Album Covers Which Are Pure Art - DailyArtDaily.com
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Published on June 11th, 2017 | by Magda Michalska

Album Covers Which Are Pure Art

Every serious music fan will recognize the merits of the following albums for the developments in history of contemporary music. But… will they know that they were also groundbreaking for the history of art as they documented how closely the two worlds of music and visual arts permeated each other and served as sources of reciprocal inspiration. Are you ready for a dose of album covers art?

Surrealist wallpaper

Salvador Dalí, Lonesome Echo,1955, Source: Art tribune, album covers art

Salvador Dalí, Lonesome Echo,1955, Source: Art tribune

Ever heard of Jackie Gleason? John Herbert ‘Jackie’ was an American comedian, actor, musician and writer. He produced ‘mood music’ which was meant to serve as a “musical wallpaper that should never be intrusive, but conducive”. He stated that love scenes in movies were “magnified a thousand percent” by background music. I definitely wouldn’t mind having this cover made by Salvador Dali as a wallpaper.

Rock the banana

 

Andy Warhol, Velvet Underground&Nico, 1967, Source: MOOC Magazine!, album covers art

Andy Warhol, The Velvet Underground&Nico, 1967, Source: MOOC Magazine!

The album cover for The Velvet Underground & Nico (1967) is recognizable straightaway for featuring a typical Andy Warhol print of an ordinary object. Apart from the immediate sexual connotations of the banana, early copies of the album invited peel back the banana skin which revealed a bright pink-colored banana underneath. The cover said: “Peel slowly and see”.

Most famous album sleeve of all times?

Peter Blake, Sgt. Pepper's Lonely Hearts Club, 1967, Sourve: V&A , album covers art

Peter Blake, Sgt. Pepper’s Lonely Hearts Club, 1967, Sourve: V&A

What an iconic album it is (in terms of both music and art!)! Sgt. Pepper’s Lonely Hearts Club Band by The Beatles from 1967 was designed by a British Pop artist Peter Blake. The image on the album cover is composed of a collage of 88 different figures, many of them celebrities and artists (Brian Epstein, the band’s manager, had to locate each person in order to get permission to use their image in this context before the release of the album). Blake and his wife Jann Haworth constructed the set themselves by making the life-sized cut-outs of historical figures, and the finished set was photographed, with the band members standing in the centre, by Michael Cooper.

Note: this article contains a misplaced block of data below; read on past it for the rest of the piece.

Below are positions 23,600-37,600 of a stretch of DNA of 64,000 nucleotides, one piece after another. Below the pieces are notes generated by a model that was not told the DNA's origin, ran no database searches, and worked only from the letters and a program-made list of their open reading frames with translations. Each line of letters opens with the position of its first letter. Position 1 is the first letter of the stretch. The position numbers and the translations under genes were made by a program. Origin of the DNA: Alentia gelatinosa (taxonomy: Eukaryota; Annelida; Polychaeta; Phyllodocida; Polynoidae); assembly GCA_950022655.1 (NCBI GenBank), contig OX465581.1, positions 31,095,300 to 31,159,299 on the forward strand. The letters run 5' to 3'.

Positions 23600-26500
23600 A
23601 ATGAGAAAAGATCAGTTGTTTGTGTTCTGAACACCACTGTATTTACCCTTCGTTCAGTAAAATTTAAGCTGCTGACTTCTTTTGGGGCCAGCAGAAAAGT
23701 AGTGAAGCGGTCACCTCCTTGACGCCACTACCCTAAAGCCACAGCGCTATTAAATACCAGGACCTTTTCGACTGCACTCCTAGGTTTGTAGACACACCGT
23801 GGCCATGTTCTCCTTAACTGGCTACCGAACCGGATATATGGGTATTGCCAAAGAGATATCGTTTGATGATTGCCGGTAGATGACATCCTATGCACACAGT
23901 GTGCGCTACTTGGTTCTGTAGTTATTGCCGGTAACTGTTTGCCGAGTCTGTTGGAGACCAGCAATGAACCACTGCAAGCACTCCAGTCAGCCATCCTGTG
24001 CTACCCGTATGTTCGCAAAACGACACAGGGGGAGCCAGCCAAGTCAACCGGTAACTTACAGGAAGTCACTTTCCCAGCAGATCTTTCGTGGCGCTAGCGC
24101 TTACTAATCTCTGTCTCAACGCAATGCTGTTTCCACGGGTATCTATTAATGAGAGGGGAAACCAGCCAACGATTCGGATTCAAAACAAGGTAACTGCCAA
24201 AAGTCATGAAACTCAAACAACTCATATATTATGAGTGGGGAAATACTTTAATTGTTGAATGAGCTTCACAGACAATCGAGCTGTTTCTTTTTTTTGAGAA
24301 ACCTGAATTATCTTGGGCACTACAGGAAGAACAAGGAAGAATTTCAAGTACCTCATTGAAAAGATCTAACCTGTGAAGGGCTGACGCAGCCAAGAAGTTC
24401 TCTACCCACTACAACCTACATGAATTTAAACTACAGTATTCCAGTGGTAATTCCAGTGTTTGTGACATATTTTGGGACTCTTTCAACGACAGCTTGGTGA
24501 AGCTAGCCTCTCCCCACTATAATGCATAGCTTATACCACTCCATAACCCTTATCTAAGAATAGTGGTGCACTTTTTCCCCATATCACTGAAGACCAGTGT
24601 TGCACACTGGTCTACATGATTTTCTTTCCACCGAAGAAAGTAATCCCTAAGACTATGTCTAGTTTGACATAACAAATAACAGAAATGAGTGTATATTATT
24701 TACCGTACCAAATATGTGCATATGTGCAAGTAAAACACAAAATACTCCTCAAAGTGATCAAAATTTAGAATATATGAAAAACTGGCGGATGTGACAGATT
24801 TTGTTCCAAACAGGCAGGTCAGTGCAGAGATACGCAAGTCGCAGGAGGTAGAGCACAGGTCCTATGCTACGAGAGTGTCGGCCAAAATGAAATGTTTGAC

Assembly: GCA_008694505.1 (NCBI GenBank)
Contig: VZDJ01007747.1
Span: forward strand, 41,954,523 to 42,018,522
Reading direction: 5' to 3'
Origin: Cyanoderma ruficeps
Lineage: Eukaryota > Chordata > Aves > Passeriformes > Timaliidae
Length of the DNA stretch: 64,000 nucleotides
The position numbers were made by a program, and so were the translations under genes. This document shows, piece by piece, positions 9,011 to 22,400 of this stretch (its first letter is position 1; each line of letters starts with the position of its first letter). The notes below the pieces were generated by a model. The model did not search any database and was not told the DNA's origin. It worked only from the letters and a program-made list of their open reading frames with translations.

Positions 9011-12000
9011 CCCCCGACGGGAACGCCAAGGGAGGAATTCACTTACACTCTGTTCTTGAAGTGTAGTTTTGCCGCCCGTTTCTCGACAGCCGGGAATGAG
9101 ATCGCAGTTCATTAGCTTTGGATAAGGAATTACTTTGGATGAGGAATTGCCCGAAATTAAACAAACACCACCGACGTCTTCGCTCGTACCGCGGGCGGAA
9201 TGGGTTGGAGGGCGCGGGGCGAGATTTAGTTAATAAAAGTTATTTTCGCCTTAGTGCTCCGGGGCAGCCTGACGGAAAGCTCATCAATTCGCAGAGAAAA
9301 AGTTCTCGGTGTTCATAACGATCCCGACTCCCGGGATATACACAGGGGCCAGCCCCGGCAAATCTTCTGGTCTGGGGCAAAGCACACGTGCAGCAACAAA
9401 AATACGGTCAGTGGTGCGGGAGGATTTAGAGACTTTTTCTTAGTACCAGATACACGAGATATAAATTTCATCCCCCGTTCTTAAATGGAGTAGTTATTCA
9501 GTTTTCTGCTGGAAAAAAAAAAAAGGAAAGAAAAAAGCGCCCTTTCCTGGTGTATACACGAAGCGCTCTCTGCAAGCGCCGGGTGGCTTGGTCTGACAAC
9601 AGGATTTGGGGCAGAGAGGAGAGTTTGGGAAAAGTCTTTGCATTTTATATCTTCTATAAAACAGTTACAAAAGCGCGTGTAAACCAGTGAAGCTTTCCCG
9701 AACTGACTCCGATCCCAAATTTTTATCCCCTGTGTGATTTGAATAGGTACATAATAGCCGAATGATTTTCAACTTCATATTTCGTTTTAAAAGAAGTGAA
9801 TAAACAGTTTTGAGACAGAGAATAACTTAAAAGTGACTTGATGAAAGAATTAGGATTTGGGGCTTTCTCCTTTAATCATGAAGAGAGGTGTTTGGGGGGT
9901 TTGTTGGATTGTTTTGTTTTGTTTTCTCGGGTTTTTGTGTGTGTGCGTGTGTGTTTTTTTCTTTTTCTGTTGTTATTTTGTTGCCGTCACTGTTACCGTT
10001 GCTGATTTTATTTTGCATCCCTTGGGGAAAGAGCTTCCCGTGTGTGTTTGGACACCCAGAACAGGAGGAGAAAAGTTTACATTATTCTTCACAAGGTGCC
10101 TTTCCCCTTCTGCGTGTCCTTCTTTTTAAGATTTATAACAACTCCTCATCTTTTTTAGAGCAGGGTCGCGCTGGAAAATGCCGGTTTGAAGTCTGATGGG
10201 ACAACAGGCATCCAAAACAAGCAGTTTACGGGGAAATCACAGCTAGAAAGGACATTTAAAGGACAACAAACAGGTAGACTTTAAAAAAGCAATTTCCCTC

Spinning Grammy

Robert Rauschenbergo, Speaking in Tongues, 1983, Source: Beach Packaging Design, album covers art

Robert Rauschenberg, Speaking in Tongues, 1983, Source: Beach Packaging Design

The Neo-dada artist Robert Rauschenberg is probably the only artists who won a Grammy Award! He received it for the characteristic collage design of this cover, which however was only a limited-edition LP version of the Speaking in Tongues 1983 album by Talking Heads. The collage includes a wrecked car, a suburban bedroom and a highway billboard which spun would produce various visual effects.

Together for a single

Keith Haring, Without you, 1983, Source: WideWalls

Keith Haring, Without you, 1983, Source: WideWalls

Mostly a street artist, Keith Haring was asked by David Bowie to design the record sleeve for his single Without You which was later that year included on the album Let’s Dance. The cover features Haring’s characteristic genderless and faceless figures which make his message universal and immediately understood by everyone.

Flies are always with you

Damien Hirst, I'm with You, 2011, Source: NME.com, album covers art

Damien Hirst, I’m with You, 2011, Source: NME.com

Red Hot Chili Peppers commissioned the controversial British artist Damien Hirst to produce the cover for their tenth studio album I’m With You. It manifests Hirst’s obvious love of pharmaceuticals and their connotations to our contemporary society and the universality of death. As the band’s singer Anthony Kiedis explained: “It’s art. Iconic. We didn’t give it its meaning but it’s clearly open to interpretation”. Hirst and RHCP became friends after this collaboration: the band performed at the opening of Hirst’s exhibition in Venice this year (it was an exclusive mini-concert, kept secret till the opening).


About the Author

Magda, an art historian-to-be, she writes about art because she cannot make it herself. She loves committed and political artists like Ai Wei Wei or the Futurists; like Joseph Beuys she believes that art can change us and we can change the world.



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